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Thread: Gallium3D Direct3D 9 For Wine Revived, Again

  1. #61
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    Quote Originally Posted by Dukenukemx View Post
    I know a lot of people throw gaming to the side as unimportant, but consider this. The graphics card only exists for gaming. It wasn't made for anything else, but to play games.
    Umm, 3d graphics cards were made for CAD and visualization originally. SGI and Iris GL. http://www.codingunit.com/the-history-of-opengl

  2. #62
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    Quote Originally Posted by Dukenukemx View Post
    It goes to show that a lot of people want Linux to be able to play their games, so they can move away from Windows for good. That's why it's just a heated discussion. If you can improve the frame rate by even 1 fps, then you better believe people want you to go for it. But the state tracker can improve that performance by a significant magnitude, and that's just enough to turn this thread into a flame war. Even though the Command Stream D3D Patch can probably produce nearly equal performance.
    There is a difference between a d3d state tracker and command stream patches:

    The D3d state tracker, if properly developed, could eliminate translation (d3d->ogl) overheads and provide the same or even faster performance using the SAME HARDWARE RESOURCES as Windows

    Command stream on the other hand, can provide the same performance, but by using MORE HARDWARE RESOURCES than Windows. At least one cpu core more...

    It is not the same. D3D state tracker could be much, much more efficient. The only downside is that it is available only for gallium...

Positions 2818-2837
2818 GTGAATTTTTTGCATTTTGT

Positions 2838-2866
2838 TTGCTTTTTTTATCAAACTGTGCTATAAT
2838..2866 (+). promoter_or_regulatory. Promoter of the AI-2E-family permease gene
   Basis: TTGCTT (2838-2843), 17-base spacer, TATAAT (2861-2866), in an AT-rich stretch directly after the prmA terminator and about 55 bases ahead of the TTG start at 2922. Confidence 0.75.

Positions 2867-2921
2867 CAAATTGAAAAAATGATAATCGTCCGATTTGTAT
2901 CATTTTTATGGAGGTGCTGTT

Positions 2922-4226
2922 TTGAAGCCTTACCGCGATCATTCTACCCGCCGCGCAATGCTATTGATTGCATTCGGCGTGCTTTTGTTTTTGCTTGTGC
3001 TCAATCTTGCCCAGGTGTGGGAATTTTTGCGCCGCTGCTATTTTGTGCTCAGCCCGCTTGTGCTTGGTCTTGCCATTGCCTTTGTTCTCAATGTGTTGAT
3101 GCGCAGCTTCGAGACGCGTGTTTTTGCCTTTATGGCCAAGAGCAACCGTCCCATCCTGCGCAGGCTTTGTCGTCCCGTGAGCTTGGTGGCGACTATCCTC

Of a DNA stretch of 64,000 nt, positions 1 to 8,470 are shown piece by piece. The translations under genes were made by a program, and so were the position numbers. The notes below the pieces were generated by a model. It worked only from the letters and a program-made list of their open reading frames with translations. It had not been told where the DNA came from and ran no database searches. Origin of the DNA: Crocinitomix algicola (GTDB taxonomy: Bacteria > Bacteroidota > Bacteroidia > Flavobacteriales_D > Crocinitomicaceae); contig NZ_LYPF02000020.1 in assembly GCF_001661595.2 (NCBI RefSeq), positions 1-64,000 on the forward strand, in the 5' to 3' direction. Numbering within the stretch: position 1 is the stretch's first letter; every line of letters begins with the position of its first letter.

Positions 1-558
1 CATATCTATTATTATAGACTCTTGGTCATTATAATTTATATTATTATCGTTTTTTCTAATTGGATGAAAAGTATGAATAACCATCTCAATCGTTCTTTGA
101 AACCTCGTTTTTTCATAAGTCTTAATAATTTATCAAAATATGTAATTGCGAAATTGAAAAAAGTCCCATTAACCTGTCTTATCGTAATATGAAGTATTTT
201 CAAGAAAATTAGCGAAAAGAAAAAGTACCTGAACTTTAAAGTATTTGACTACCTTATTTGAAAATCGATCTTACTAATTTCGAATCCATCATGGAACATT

3. #63
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    Quote Originally Posted by curaga View Post
    Umm, 3d graphics cards were made for CAD and visualization originally. SGI and Iris GL. http://www.codingunit.com/the-history-of-opengl
    The graphic cards we deal with, like 3DFX Voodoo, ATI Rage, and Nvidia Riva 128, were made for gaming. Every graphics card sold in retail stores like CompUSA, were for gaming. Todays graphic cards are based on that. Just so happens graphic cards are great for accelerating UI's and video decoding as well.

    SGI products were meant for servers and workstations, not home computers.

  4. #64
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    Quote Originally Posted by TemplarGR View Post
    There is a difference between a d3d state tracker and command stream patches:

    The D3d state tracker, if properly developed, could eliminate translation (d3d->ogl) overheads and provide the same or even faster performance using the SAME HARDWARE RESOURCES as Windows

    Command stream on the other hand, can provide the same performance, but by using MORE HARDWARE RESOURCES than Windows. At least one cpu core more...

    It is not the same. D3D state tracker could be much, much more efficient. The only downside is that it is available only for gallium...
    Not saying state tracker won't be better, but with games hardly using multi-core CPU's, and we're up to what 8 cores for desktop CPU's, then the difference maybe negligible. But even something like 5 fps is enough to justify going state tracker. Especially since the most important part of fps is the minimum, not the average. Doesn't matter of the game can average 30 fps, when parts of the game dip down to 15 fps.

  5. #65
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    Quote Originally Posted by TemplarGR View Post
    There is a difference between a d3d state tracker and command stream patches: